It’s been well documented that the point guard position was not a strong suit of Division I basketball last year, and the same applies for the incoming class of freshmen players. The last thing we need is for some of the country’s elite lead guards to suffer setbacks this offseason heading into 2012-13, but it appears that’s exactly what has happened over the past week. NC State’s rising junior Lorenzo Brown is set to undergo knee surgery this week, and incoming Providence stud Kris Dunn suffered a recent shoulder injury that could require surgery as well. Brown’s procedure is notable as only ‘exploratory’ and should not leave him sidelined for more than several weeks, but knee surgeries are never good news for quick guards. It often takes far longer than the required rehab time before a player returns to 100% health and regains the trust to rely on his knee for all the cuts required during games. Dunn’s status, meanwhile, remains unknown but could become a far more serious issue that requires several months of rehabilitation. Both players could also end up fine for the upcoming season — still over four months away — but their teams could also become affected during parts or all of the year.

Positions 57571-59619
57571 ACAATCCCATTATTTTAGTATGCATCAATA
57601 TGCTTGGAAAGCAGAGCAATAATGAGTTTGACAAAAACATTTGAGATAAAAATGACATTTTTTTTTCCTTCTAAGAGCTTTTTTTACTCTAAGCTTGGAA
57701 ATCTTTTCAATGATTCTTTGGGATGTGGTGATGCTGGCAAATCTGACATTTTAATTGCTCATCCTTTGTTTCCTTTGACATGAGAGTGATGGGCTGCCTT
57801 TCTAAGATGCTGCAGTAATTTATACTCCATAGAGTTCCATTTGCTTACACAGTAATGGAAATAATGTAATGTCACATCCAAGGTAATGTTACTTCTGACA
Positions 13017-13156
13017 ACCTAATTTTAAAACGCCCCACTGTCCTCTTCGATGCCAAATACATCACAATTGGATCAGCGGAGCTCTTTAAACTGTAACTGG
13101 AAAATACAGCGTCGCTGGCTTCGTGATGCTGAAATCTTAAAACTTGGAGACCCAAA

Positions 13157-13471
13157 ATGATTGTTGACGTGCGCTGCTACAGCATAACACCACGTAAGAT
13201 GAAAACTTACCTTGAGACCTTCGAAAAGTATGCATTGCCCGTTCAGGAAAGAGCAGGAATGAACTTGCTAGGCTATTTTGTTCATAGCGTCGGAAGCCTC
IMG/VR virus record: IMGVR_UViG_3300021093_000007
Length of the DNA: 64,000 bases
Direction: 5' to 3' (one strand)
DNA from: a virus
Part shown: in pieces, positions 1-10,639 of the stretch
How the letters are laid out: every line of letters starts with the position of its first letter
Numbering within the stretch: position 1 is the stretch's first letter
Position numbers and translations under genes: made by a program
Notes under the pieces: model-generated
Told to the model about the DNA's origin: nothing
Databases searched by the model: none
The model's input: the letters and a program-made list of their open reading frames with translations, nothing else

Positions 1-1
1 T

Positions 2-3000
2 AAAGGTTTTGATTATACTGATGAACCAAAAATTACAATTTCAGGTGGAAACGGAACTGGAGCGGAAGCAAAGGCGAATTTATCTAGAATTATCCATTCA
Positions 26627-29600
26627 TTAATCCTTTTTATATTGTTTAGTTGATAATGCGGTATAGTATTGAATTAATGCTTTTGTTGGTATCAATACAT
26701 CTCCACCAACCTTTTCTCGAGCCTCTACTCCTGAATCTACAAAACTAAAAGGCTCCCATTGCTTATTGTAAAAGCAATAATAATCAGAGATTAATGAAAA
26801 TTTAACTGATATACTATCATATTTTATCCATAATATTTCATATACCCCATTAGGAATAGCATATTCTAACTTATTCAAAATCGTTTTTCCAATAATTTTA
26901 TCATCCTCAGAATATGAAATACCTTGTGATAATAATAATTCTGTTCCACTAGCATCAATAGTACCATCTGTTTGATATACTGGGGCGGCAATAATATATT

Brown averaged 12.7 points, 6.3 assists, 4.5 rebounds, and 1.8 steals per game as a sophomore last season for a late-surging Wolfpack team that made a strong run to the Sweet Sixteen. The heady guard has terrific size at 6’5″ that enables him to see the floor well and defend at a high level; he even averaged half a block per game last year. He’s the leader of a preseason top 15 team who led the squad in minutes played last season. Luckily, Mark Gottfried’s team also has incoming McDonald’s All-American freshman Tyler Lewis as its backup point guard, but he is not ready or able to handle all the responsibilities that Brown does — Lewis would fit much better as a rotating reserve to start his career. Hopefully, Brown’s surgery doesn’t reveal anything particularly damaging and the veteran can re-join the team long before the season starts, but having a procedure to “discover the source of pain” leaves reason for temporary concern.